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upon updating a property of an Entity in Entity Framework I receive the error

The property 'Id' is part of the object's key information and cannot be modified.

Now having some google foo I started to google for that problem, however every answer I found did indeed have something to do with code which actually tried to change the Id property of the entity.

I am well aware that I'm not allowed to do it and thus my code doesn't attempt to do it. Still I'm getting the error. All the code in question does is read an Entity from the DB and then update a boolean from false to true and then save it back.

This is the code which changes the property:

public void ConsumeRequestToken(IOAuthContext requestContext)
        {
            if (requestContext == null) throw new ArgumentNullException("requestContext");

            WebApiOAuthRequestToken requestToken = GetRequestToken(requestContext);

            UseUpRequestToken(requestContext, requestToken);

            _requestTokenRepository.SaveToken(requestToken);
        }

static void UseUpRequestToken(IOAuthContext requestContext, WebApiOAuthRequestToken requestToken)
        {
            if (requestToken.UsedUp)
            {
                throw new OAuthException(requestContext, OAuthProblems.TokenRejected,
                                         "The request token has already be consumed.");
            }

            requestToken.UsedUp = true;
        }

As you can see I am in no way touching the ID of the Entity.

Does anyone have any idea on why this error is happening? I'm really close on just giving up on it and throwing EF out of the window.

EDIT

As requested the _requestRepository.SaveToken() method as well as the underlying UoW Save()

public void SaveToken(T token)
        {
            if (_unitOfWork.RepositoryFor<T>().Get(x => x.Token == token.Token).SingleOrDefault() == null)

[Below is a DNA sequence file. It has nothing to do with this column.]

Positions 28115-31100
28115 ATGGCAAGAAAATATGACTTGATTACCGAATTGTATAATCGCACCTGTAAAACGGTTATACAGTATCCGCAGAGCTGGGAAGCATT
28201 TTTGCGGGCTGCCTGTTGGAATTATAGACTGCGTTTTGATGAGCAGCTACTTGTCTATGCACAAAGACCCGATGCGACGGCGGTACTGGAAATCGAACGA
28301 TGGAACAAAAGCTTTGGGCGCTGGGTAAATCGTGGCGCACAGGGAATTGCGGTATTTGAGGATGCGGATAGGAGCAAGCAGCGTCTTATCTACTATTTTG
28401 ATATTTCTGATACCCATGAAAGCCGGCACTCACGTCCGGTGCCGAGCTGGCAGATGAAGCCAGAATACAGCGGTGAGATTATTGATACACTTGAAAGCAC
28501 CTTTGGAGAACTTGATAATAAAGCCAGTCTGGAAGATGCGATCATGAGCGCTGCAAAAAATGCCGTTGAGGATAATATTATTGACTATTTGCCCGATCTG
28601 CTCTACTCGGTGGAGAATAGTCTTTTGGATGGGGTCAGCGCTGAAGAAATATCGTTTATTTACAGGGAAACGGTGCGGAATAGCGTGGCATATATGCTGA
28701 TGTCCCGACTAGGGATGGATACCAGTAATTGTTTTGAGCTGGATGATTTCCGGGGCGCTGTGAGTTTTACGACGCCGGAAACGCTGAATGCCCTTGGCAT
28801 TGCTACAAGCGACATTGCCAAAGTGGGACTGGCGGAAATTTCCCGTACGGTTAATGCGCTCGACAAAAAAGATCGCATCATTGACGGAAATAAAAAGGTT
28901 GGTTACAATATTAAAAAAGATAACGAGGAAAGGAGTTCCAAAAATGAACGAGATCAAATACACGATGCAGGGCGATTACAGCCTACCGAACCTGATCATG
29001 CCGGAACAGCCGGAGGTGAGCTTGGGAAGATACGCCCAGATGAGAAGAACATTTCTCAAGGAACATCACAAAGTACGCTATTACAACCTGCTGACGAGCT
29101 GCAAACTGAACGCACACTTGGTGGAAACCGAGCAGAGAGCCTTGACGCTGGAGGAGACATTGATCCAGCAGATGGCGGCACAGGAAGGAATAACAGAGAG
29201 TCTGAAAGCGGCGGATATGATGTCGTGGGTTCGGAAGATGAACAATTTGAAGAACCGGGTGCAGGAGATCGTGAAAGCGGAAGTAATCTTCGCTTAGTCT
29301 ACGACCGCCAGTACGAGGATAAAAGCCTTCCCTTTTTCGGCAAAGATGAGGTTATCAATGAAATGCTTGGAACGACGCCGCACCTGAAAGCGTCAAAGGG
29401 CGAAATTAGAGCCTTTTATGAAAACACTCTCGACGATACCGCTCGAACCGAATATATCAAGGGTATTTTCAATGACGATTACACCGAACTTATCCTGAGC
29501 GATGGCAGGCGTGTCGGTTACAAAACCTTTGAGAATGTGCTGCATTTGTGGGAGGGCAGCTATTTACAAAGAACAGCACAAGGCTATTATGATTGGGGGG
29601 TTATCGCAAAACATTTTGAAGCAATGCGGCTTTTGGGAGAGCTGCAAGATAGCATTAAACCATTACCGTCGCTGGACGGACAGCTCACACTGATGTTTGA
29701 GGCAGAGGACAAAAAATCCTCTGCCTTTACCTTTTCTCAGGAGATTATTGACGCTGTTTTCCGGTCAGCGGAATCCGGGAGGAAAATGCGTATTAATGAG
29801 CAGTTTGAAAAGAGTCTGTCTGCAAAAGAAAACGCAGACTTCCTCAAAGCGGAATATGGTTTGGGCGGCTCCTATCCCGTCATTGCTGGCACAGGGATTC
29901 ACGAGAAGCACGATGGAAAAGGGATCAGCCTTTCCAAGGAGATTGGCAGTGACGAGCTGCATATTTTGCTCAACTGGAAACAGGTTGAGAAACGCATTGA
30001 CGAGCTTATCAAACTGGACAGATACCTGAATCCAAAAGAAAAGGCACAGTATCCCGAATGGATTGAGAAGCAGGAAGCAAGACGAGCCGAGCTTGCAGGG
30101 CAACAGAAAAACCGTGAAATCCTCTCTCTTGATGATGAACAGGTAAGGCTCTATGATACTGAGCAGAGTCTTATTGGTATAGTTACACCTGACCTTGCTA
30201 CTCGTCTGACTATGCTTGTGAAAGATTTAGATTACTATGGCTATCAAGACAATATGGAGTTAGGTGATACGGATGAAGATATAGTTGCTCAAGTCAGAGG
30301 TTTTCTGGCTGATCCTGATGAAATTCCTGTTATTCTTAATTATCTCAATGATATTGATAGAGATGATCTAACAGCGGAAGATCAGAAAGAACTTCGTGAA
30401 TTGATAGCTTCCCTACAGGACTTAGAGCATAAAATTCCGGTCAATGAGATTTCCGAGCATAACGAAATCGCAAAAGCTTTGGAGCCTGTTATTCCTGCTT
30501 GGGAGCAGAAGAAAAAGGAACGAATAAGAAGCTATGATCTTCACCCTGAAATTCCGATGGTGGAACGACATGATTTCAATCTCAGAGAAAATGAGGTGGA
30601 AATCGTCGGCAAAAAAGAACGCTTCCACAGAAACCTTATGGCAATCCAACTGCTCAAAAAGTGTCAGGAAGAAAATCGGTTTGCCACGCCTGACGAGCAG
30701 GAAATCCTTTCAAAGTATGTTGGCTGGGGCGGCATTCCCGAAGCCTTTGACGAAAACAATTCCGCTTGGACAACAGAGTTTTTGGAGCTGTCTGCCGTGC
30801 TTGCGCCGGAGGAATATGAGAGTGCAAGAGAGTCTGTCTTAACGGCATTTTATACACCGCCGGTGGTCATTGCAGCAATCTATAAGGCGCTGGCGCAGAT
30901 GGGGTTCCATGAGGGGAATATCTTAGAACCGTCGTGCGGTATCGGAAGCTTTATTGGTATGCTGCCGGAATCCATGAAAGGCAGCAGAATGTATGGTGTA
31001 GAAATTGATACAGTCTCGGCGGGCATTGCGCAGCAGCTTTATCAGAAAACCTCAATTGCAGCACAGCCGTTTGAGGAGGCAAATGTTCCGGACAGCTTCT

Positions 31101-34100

_unitOfWork.RepositoryFor<T>().Insert(token);

            _unitOfWork.Save();
        }

public void Save()
        {
            context.SaveChanges();
        }

EDIT 2

_unitOfWork.RepositoryFor().Insert(token):

public virtual void Insert(TEntity entity)
        {
            DbSet.Add(entity);
        }

EDIT 3 Added Stacktrace

   at System.Data.Objects.EntityEntry.DetectChangesInProperty(Int32 ordinal, Boolean detectOnlyComplexProperties, Boolean detectOnly)
   at System.Data.Objects.EntityEntry.DetectChangesInProperties(Boolean detectOnlyComplexProperties)
   at System.Data.Objects.ObjectStateManager.DetectChangesInScalarAndComplexProperties(IList`1 entries)
   at System.Data.Objects.ObjectStateManager.DetectChanges()
   at System.Data.Objects.ObjectContext.DetectChanges()
   at System.Data.Entity.Internal.InternalContext.DetectChanges(Boolean force)
   at System.Data.Entity.Internal.InternalContext.GetStateEntries(Func`2 predicate)
   at System.Data.Entity.Internal.InternalContext.GetStateEntries()
   at System.Data.Entity.Infrastructure.DbChangeTracker.Entries()
   at BackendService.Models.DatabaseContext.SaveChanges() in c:\Work\Backend\Service\Models\DatabaseContext.cs:line 46

EDIT 4 Added GetAccessToken Method

WebApiOAuthRequestToken GetRequestToken(IOAuthContext context)
        {
            try
            {
                return _requestTokenRepository.GetToken(context.Token);
            }
            catch (Exception exception)
            {
                // TODO: log exception
                throw Error.UnknownToken(context, context.Token, exception);
            }
        }
share|improve this question
    
Sorry to ask the obvious, but have you tried inserting a break point just before saving the request token and see what the Id is? – bazz Jun 28 '13 at 8:16
    
Like you say, from the code you've included you shouldn't be getting that error. What does _requestTokenRepository.SaveToken do? – greg84 Jun 28 '13 at 8:18
    
I edited the question to include the _requestTokenRepository.SaveToken method. @bazz yes I indeed did that and the ID didn't change at all :) – xen Jun 28 '13 at 8:25
1  
One thing though. InSingletonScope is not a very smart option for a context. Contexts should be short lived. – Gert Arnold Jun 28 '13 at 20:11
2  
I accepted the answer. Yes InSingletonScope wasn't a wise decision :) I later changed it to be per HTTP request. – xen Jun 29 '13 at 18:58
up vote 2 down vote accepted

The only thing I can think of is that the context in ConsumeRequestToken and the one in the Save Method are different 'context' and/or are different 'instances' of the context

share|improve this answer

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